Electrical / Electronic Theory and Learning Center > Induction

"Core" outside of a coil

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gyula:
Hi ex,

Ok, my assumption of the differing inductances was a possibility,  now I have a go otherwise:  I tend to accept what poynt99 wrote and the reason is that inside the coil if you consider any single turn, the fields of any single turn "sees" the inserted core twice.  How I mean, see this link on a normal solenoid, without core, Fig. 2, explanation is above Fig.2:
http://plasma.kulgun.net/sol_page/

Gyula

exnihiloest:

--- Quote from: poynt99 on 2012-03-05, 13:31:56 ---Ex,

It's the same phenomenon with the Lewin experiment; the B field intensity is much larger within the diameter of the coil, than outside of it.

The electric field set up from the changing B field INSIDE the coil is co-axial with the coil, therefore it is in the perfect position to induce an emf in the coil.

The less intense B field returning OUTSIDE the coil is not co-axial with the coil, therefore the weaker electric fields produced outside the coil are not able to induce as much emf, if any at all.

--- End quote ---

This conclusion is not correct. The emf is not proportional to the B field only, the emf is proportional to the flux crossing (wikipedia). Inside the coil, the surface is less than outside, and the B field intensity is more. Outside of the coil, the surface is much larger, B is not constant and we have to integrate B on an infinite surface. Nothing here implies that the flux should be more inside than outside the coil.
It is the same thing with a river: the intensity of the current (= the B field) can be very strong when the water flows in the narrow pipe of a barrage to rotate a generator, but the flow is the same as further downstream when the river is wide (same number of m3/h/by unit of crossed surface)

In my experiment, the ferrite outside of the coil should channelize the outside flux because it represents an easier path for the magnetic flux than air. As it is the same ferrite in both cases when it is inside or outside, we should expect for the same effect because we have the same flux through the same surface.
So the explanation must be more complicated (or more simple  :( ).


poynt99:
Not correct Ex.

This is also from Wicki


--- Quote ---Outside

Magnetic field created by a solenoid (cross-sectional view) described using field lines.

A similar argument can be applied to the loop a to conclude that the field outside the solenoid is radially uniform or constant. This last result, which holds strictly true only near the centre of the solenoid where the field lines are parallel to its length, is important in as much as it shows that the flux density outside is practically zero since the radii of the field outside the solenoid will tend to infinity.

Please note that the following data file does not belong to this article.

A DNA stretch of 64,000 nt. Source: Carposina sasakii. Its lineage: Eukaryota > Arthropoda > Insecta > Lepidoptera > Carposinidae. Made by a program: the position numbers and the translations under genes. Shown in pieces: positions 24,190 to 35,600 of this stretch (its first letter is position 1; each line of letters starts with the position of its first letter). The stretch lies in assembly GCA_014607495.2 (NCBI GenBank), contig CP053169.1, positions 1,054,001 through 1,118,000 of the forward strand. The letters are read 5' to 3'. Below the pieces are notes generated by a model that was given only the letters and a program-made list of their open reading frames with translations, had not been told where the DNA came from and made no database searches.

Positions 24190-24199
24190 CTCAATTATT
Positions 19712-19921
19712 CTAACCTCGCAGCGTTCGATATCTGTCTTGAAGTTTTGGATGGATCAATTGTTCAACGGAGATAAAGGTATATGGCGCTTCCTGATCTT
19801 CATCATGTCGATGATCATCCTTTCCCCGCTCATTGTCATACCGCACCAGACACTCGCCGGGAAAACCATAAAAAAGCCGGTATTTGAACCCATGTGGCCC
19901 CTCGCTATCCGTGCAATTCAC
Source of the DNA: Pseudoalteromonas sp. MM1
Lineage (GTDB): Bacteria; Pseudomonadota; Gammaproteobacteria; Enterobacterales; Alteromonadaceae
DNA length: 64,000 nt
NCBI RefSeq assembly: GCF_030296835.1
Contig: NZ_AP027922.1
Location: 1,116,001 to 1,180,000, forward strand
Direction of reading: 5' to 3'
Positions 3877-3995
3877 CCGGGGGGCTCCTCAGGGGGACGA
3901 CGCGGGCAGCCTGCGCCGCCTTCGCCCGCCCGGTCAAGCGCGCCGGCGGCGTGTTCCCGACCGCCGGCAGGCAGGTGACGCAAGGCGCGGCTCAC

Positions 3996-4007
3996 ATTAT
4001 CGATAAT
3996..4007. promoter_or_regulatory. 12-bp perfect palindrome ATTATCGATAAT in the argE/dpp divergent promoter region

An intuitive argument can also be used to show that the flux density outside the solenoid is actually zero. Magnetic field lines only exist as loops, they cannot diverge from or converge to a point like electric field lines can (see Gauss's law for magnetism). The magnetic field lines follow the longitudinal path of the solenoid inside, so they must go in the opposite direction outside of the solenoid so that the lines can form a loop. However, the volume outside the solenoid is much greater than the volume inside, so the density of magnetic field lines outside is greatly reduced. Now recall that the field outside is constant. In order for the total number of field lines to be conserved, the field outside must go to zero as the solenoid gets longer.
--- End quote ---

exnihiloest:

--- Quote from: gyula on 2012-03-05, 14:10:53 ---Hi ex,

Ok, my assumption of the differing inductances was a possibility,  now I have a go otherwise:  I tend to accept what poynt99 wrote and the reason is that inside the coil if you consider any single turn, the fields of any single turn "sees" the inserted core twice.  How I mean, see this link on a normal solenoid, without core, Fig. 2, explanation is above Fig.2:
http://plasma.kulgun.net/sol_page/

Gyula

--- End quote ---

If you represent the flux with lines, why should it be less lines outside than inside?
Only the density of lines crossing a unit of surface is higher inside than outside, not the number of lines, therefore the flux is the same, it is just crossing a wider surface outside than inside.
But with a ferrite core outside, the ferrite curves the field lines so that they concentrate in the ferrite material, and this is the only interest of my experiment (to try to concentrate the same flux outside than inside. Where is the cause of the failure, I don't yet know):


("The magnetic field is concentrated through the ferrite rod").

poynt99:
And from Hyperphysics:

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